When you say ‘Alfama’ to someone from Lisbon, their heart will immediately beat faster. This area is the oldest district in Lisbon and yes, the city kind of grew out from there. Out and about on an adventure containing steep hills, cobblestoned streets and medieval walls, you will think you time travelled to some 100 years ago, when walking through ancient Alfama. Let us teach you the essential stuff for a unforgettable time in this neighborhood.
Back in the days, the area that is Lisbon today belonged to the North African Moors. You can still see the Moorish influence today, especially in Alfama. This makes up a big part of the neighborhood’s charm. Even the word “Al-fama” is believed to have its origin in Arabic language. The city became Christian after the famous “Siège of Lisbon” when Christian Crusaders defeated the Moors in 1147. Already in 12th century Alfama looked a lot like it does today, at least the steep maze consisting of countless narrow lanes is still the same. You will be blown away when entering the lovely district for the first time.
And where else could you better start then where the Crusaders conquered the city? We are talking about the stunning castle that is located right in the middle of Alfama and can be seen from almost everywhere in Lisbon: Castelo de São Jorge. The walk up the hill towards the castle can be quite exhausting but we guarantee that it will be rewarding. You won’t pay that much entrance fee but the breath-taking view over the Baixa district from the castle battlements will take you by complete surprise. There is no better way than starting your Alfama adventure.
After this there is no way around the next step: getting lost in Alfama’s maze of hundreds of cobblestoned alleys and streets that sometimes do not even lead anywhere but in a dead end. Be sure to bring a big bottle of water as there will be loads of staircases to climb up and down. You will most possibly run into some adorable Portuguese grannies who have been living in Alfama for their whole life. Sometimes they just look out of the window right onto the small courts, lost in thought as if they were strolling down memory lane. Keep your eyes peeled for all the colorful tiles that can be found on the floor and house walls. Tiles are famous in Portugal and there is even a museum about it.
If you are tired of wandering around this lively and breathing district, search for the tram number 28. These historic, small trams are the only ones who can cope with the squiggly, undulating alleyways of Alfama. No modern tram could navigate all those sharp turns of the tracks. Getting on tram 28 seems a little too touristy in the first place but it is indeed a highlight to take a ride, especially with those crazy Portuguese drivers.
Hopping off the tram you will most probably find yourself at one of the many “Miradouros”, which is how the Portuguese call viewpoints. And boy, Alfama offers lots of viewpoints. There would be Miradouro de Graça. This one is located at the border to another, wonderful neighborhood called Graça. You absolutely have to check this out, not only because of the fantastic panorama view over the city but also because this is one of the viewpoints where the locals mostly go. There is a small kiosk café offering to sit down, have a glass of wine and enjoy the moment.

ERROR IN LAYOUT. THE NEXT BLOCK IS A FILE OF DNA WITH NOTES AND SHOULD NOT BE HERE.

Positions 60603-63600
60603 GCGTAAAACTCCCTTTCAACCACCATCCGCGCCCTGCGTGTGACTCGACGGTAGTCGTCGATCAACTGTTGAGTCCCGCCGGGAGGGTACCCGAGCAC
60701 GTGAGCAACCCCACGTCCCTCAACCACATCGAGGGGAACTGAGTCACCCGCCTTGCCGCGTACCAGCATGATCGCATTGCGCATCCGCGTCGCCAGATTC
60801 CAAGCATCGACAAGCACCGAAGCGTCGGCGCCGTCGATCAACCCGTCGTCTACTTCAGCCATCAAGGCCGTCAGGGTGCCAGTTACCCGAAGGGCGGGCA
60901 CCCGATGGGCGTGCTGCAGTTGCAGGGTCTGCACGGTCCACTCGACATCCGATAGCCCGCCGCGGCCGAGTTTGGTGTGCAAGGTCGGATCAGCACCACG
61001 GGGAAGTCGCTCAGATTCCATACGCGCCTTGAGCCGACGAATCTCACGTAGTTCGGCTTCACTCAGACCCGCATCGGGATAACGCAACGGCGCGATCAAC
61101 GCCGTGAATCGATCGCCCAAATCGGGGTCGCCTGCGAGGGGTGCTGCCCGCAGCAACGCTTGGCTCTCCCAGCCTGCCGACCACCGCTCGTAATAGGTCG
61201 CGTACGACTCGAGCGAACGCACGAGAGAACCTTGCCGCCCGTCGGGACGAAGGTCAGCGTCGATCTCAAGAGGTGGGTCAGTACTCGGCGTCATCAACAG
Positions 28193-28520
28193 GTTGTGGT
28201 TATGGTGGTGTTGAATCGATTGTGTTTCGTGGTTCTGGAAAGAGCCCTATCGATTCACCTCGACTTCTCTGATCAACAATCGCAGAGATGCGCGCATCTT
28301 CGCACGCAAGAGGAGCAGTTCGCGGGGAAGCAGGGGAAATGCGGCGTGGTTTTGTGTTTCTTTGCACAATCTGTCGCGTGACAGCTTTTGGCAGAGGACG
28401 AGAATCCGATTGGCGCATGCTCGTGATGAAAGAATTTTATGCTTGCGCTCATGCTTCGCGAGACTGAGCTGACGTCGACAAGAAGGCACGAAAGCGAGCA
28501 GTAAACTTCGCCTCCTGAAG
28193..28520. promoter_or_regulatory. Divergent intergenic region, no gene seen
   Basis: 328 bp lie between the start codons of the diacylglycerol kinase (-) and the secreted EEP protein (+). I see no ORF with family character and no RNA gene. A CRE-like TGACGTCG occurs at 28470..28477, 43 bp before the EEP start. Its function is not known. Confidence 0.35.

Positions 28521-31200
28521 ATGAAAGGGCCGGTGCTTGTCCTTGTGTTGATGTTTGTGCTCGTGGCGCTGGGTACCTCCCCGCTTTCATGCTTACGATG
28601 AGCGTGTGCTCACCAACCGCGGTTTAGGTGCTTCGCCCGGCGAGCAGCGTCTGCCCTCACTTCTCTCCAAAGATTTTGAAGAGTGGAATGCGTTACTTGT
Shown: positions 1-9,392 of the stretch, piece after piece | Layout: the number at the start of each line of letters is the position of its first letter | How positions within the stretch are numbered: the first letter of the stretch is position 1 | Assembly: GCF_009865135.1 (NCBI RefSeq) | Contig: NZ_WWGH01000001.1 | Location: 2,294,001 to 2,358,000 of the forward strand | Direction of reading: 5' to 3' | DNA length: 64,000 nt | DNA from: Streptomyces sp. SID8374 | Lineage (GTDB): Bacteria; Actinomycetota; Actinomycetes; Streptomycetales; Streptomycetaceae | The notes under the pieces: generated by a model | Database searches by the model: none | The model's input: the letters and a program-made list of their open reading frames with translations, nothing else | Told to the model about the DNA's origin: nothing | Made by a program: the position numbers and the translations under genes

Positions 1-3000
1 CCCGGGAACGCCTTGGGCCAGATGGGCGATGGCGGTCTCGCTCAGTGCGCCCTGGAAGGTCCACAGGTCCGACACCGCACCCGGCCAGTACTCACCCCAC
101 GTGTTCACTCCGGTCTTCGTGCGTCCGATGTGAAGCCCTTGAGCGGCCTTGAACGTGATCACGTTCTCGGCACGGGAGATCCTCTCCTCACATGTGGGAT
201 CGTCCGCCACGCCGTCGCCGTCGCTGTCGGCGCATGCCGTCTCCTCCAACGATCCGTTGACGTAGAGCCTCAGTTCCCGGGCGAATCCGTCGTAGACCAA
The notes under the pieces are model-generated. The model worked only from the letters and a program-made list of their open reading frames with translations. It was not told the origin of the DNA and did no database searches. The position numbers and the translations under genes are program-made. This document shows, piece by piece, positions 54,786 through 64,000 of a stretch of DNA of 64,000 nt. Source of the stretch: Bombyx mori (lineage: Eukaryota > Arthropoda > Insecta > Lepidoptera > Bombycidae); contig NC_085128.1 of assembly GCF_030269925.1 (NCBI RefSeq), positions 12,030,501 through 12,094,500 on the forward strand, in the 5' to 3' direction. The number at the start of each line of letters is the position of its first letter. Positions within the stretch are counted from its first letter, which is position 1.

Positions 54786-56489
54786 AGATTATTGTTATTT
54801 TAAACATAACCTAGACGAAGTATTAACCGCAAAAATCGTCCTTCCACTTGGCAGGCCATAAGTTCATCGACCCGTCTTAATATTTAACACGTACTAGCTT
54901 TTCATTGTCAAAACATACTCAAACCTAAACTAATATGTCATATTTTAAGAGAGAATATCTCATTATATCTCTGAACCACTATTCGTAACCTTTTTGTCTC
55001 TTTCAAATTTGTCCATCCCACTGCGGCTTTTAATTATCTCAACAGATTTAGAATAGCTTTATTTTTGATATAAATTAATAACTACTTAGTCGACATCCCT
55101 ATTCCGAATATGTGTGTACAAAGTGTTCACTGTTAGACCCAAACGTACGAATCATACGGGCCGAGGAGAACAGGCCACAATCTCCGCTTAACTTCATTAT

Then there would be Miradouro de Santa Luzia. At times, it can be pretty crowdy, but it is also a little bit more reachable due to its central location. You will be able to admire the splendid view over the river and all the cute, terra-cotta colored roof tiles of Alfama. If you’re lucky and it is not foggy you can see the Bridge Ponte Vasco da Gama to your left. It is the longest bridge of Europe with slightly more than 17 kilometres (about 11 miles) of length.
From Miradouro de Santa Luzia it is not far to the oldest church of Lisbon: Santa Maria Maior, or Sé de Lisboa, how the Portuguese call it. You can walk there or take tram 28 again. Portugal’s first king built this Romanesque church in 1147, when Lisbon was conquered from the Moors. Our favorite part is the two bell towers that remind us of a medieval fortress. If you are keen on seeing even more churches and chapels, go ahead and look for Igreja de São Vicente de Fora and Igreja de Santa Engrácia (Panteão Nacional), which can both be seen from Miradouro de Santa Luzia.
If you are in Lisbon on a Tuesday or Sunday and there is still some extra money left in your pocket, you could ask a Tuk Tuk driver to bring you to the famous flea market Feira da Ladra. Tuk Tuks are a great and fun way of getting around in Lisbon and especially Alfama since they are so agile and fast. If this seems to pricey or touristy for you just walk to Feira da Ladra, it is located nearby Igreja de Santa Engrácia. You can shop various artisan objects, both new and second hand – perfect for a unique Lisbon souvenir.
Want to know the perfect time of the year for admiring Alfama? Visit Lisbon in June and be part of the Saint Anthony Festival. Saint Anthony (Santo Antonio) is said to be Lisbon’s patron saint, besides Saint Vincent, and the Lisboetas dedicate the whole month of June to that man. Incredible, right? One month where Alfama, Saint Anthony’s home, is full of streets parties, food sold on the street (especially Sardines – yum!), and street music. No alleyway will be without colorful garlands, happy people or typical Portuguese music. We go there every June – and next time you will be part of it!